- Stripe doesn’t offer a complete solution. Stripe is an excellent payment processing platform. But again, chargeback management is not the company’s primary focus. While the technology can help you recover lost revenue, it doesn’t have sufficient to prevent chargebacks from happening. Midigator, on the other hand, can prevent, fight, analyze, and automate chargebacks — all from a single platform.
- You might outgrow the Stripe platform. Stripe is a great payment processing platform for new and limited businesses. However, it can’t always accommodate businesses as they grow and evolve. Eventually, you may choose to use other payment processors in addition to or in place of Stripe. In these situations, you’ll want a single point of truth for all your chargeback management tasks and data. You don’t want to have different strategies and different data for each of your payment processors. You want everything in one place — like Midigator.
If you’d like to fight Stripe chargebacks with the highest success rate, the best revenue recovery, and the least amount of effort, sign up for a demo of Midigator today.
Because we already have a direct integration to the Stripe platform, we can offer you multiple response strategies. Just pick the one that’s best for your business!
Regardless of whether you use Midigator or the Stripe dashboard, there are some best practices to consider as you respond to invalid chargebacks.
Review the reason code.
The assigned chargeback reason code outlines why a customer submitted the dispute. Once you know why a chargeback happened, you can start building a case to address the claims that were made.
Depending on the reason code, supporting documentation may include:
- Copies of the order confirmation, invoice, or receipt
- Proof of delivery or tracking information
- The customer’s IP address and geolocation at the time of purchase
- Communications between your support team and the customer
- Proof you issued a refund for the transaction in question
Decide if you should accept or fight the Stripe chargeback.
Fighting a chargeback takes time, effort, and money. To maximize your ROI, you need to decide whether it’s worth accepting or fighting a Stripe chargeback.
Start by doing these four things:
- Determine the validity of the chargeback. Valid chargebacks are legitimate payment disputes and can’t be fought, as is the case with criminal fraud. In contrast, invalid chargebacks are inaccurate, false, or non-compliant with card brand rules and can be fought, as is the case with friendly fraud.
- Evaluate your available supporting documentation. If the chargeback is invalid, do you have sufficient Stripe dispute evidence to challenge it?
- Check the response deadline. All chargebacks come with a response deadline. You need to submit your case within the allotted time period. Make sure the case hasn’t expired.
- Consider how much money you’ll recover. What is the dispute amount? Is it more or less than the cost of fighting? If you’ll spend more than you’ll recover, building a response probably is not a good use of time and resources.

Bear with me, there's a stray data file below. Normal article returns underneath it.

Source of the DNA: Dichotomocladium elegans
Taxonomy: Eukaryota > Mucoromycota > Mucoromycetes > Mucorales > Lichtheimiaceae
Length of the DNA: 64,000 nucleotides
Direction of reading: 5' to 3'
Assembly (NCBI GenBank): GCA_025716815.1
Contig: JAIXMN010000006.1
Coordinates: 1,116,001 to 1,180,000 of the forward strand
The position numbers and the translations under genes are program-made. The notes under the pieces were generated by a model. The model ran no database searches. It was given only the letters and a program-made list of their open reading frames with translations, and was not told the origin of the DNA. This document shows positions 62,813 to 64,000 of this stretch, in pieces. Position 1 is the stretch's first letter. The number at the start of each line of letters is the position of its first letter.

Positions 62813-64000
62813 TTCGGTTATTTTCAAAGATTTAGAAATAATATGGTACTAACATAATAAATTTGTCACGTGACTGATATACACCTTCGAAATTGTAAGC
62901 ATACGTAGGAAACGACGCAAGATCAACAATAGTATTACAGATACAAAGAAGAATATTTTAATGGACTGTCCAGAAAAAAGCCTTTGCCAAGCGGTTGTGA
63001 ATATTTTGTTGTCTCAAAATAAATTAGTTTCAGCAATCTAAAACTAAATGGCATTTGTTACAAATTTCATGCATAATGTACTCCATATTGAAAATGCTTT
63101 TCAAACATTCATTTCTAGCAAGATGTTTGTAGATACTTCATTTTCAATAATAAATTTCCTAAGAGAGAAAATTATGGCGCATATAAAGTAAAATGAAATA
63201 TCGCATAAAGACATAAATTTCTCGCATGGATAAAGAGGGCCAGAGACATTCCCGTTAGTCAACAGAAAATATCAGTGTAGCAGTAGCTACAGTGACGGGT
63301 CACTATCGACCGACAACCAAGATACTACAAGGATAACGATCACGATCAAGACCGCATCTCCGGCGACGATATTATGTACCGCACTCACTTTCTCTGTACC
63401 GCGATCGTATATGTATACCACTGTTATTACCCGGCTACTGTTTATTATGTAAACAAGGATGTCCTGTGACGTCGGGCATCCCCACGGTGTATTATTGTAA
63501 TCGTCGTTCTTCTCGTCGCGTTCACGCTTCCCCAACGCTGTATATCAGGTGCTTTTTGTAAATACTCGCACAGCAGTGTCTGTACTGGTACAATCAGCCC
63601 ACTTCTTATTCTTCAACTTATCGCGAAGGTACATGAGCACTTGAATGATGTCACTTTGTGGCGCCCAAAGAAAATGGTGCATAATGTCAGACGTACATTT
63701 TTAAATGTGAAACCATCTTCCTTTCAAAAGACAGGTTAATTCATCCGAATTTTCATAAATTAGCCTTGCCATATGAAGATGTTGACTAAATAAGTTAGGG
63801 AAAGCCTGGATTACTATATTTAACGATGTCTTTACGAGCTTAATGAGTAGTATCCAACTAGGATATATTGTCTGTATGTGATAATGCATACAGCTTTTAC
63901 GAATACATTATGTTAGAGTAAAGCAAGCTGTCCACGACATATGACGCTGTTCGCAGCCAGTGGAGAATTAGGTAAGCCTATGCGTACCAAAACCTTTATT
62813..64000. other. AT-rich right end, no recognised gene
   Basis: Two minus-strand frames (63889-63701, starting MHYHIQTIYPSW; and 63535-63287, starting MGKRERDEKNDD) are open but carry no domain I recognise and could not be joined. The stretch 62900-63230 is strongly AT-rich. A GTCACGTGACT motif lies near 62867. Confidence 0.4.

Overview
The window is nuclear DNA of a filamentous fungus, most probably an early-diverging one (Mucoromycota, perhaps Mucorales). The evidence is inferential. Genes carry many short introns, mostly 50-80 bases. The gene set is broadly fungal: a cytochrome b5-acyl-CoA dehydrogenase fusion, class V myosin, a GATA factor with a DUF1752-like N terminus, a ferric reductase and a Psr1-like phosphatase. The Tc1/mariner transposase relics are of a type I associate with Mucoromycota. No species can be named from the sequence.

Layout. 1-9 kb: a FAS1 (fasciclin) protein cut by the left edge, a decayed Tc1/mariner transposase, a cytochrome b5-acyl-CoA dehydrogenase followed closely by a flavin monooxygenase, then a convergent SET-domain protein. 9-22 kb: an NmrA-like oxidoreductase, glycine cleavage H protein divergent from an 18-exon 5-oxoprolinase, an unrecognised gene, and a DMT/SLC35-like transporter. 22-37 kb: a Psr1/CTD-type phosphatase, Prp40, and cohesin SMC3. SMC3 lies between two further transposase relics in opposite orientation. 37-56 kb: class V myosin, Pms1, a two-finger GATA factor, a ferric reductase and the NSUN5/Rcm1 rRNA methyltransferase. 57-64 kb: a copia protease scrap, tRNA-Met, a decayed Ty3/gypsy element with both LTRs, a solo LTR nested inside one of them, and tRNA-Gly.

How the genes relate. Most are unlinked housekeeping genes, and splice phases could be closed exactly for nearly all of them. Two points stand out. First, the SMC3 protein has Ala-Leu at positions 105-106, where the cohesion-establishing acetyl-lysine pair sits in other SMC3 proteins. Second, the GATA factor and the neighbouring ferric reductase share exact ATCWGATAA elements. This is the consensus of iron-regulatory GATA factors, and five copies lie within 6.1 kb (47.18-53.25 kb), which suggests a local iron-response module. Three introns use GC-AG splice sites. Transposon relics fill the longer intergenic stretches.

If you decide to fight, you’ll need a strong, convincing argument.
Build your chargeback response.
If you choose to fight the Stripe chargeback, your next step is to create a chargeback response package with supporting documents that disprove the cardholder’s claim.
Submit your case.
Once you’ve collected all your information and created a cover letter to explain your argument, you need to send it off for review.
If you use Midigator, we’ll submit the response for you through our . If you respond via the Stripe platform, you’ll need to follow the steps they outline to ‘counter dispute’.
Check your dispute status and wait for a decision.
After submitting your dispute response, it will be sent to the issuer for review. Outcomes will be displayed in your Stripe or Midigator dashboard, depending on the platform you use.
Winning the chargeback case means the issuer ruled in your favor and overturned the dispute. The original purchase amount of the transaction and Stripe’s dispute fee will be credited back to your account.
If you lose, the case will be closed. The temporary credit issued to the cardholder will become permanent.
Managing Stripe Chargebacks with Midigator
Managing Stripe chargebacks can be a challenging, expensive, and time-consuming process — even with all of the guidance Stripe provides. To protect your revenue with the greatest efficiency possible, you need a solution that prioritizes ROI — and that’s exactly what Midigator does.
Midigator is intelligent chargeback technology that helps businesses of all sizes in all industries prevent, fight, analyze, and with the best ROI possible. On average, clients who use Midigator achieve the very best chargeback management outcomes:
- Spend 85% less time managing chargebacks
- Cut costs by 45%
- Reduce chargebacks by 50%
- Improve win rates by 116%
- Generate 914% ROI
And because Midigator is a verified Stripe partner, you can get started quickly and easily.
Request a demo today to see how easy it is to integrate Midigator with your Stripe account to protect your business from Stripe chargebacks and disputes.